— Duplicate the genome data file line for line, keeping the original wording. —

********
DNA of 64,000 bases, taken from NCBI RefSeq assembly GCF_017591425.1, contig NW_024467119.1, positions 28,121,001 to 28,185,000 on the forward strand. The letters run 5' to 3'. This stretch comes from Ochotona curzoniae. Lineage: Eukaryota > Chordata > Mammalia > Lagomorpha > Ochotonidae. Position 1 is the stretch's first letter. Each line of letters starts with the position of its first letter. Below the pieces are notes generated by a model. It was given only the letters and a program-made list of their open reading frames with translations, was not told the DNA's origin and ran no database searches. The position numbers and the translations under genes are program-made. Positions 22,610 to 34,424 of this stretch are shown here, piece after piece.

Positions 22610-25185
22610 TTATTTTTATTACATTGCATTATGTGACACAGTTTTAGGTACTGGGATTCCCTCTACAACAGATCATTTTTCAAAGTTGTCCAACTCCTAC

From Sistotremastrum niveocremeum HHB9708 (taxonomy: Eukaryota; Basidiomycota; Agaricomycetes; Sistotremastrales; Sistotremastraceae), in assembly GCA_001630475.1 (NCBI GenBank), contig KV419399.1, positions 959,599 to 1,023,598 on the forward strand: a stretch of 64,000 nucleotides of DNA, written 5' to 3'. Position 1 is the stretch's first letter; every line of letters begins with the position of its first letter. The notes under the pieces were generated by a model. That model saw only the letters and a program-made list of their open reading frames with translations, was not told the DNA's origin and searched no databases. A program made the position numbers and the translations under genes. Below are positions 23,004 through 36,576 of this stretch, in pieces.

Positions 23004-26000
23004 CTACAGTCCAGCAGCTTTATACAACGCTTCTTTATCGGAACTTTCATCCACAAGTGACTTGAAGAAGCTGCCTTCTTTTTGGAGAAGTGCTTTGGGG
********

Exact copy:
DNA of 64,000 bases, taken from NCBI RefSeq assembly GCF_017591425.1, contig NW_024467119.1, positions 28,121,001 to 28,185,000 on the forward strand. The letters run 5' to 3'. This stretch comes from Ochotona curzoniae. Lineage: Eukaryota > Chordata > Mammalia > Lagomorpha > Ochotonidae. Position 1 is the stretch's first letter. Each line of letters starts with the position of its first letter. Below the pieces are notes generated by a model. It was given only the letters and a program-made list of their open reading frames with translations, was not told the DNA's origin and ran no database searches. The position numbers and the translations under genes are program-made. Positions 22,610 to 34,424 of this stretch are shown here, piece after piece.

Positions 22610-25185
22610 TTATTTTTATTACATTGCATTATGTGACACAGTTTTAGGTACTGGGATTCCCTCTACAACAGATCATTTTTCAAAGTTGTCCAACTCCTAC

From Sistotremastrum niveocremeum HHB9708 (taxonomy: Eukaryota; Basidiomycota; Agaricomycetes; Sistotremastrales; Sistotremastraceae), in assembly GCA_001630475.1 (NCBI GenBank), contig KV419399.1, positions 959,599 to 1,023,598 on the forward strand: a stretch of 64,000 nucleotides of DNA, written 5' to 3'. Position 1 is the stretch's first letter; every line of letters begins with the position of its first letter. The notes under the pieces were generated by a model. That model saw only the letters and a program-made list of their open reading frames with translations, was not told the DNA's origin and searched no databases. A program made the position numbers and the translations under genes. Below are positions 23,004 through 36,576 of this stretch, in pieces.

Positions 23004-26000
23004 CTACAGTCCAGCAGCTTTATACAACGCTTCTTTATCGGAACTTTCATCCACAAGTGACTTGAAGAAGCTGCCTTCTTTTTGGAGAAGTGCTTTGGGG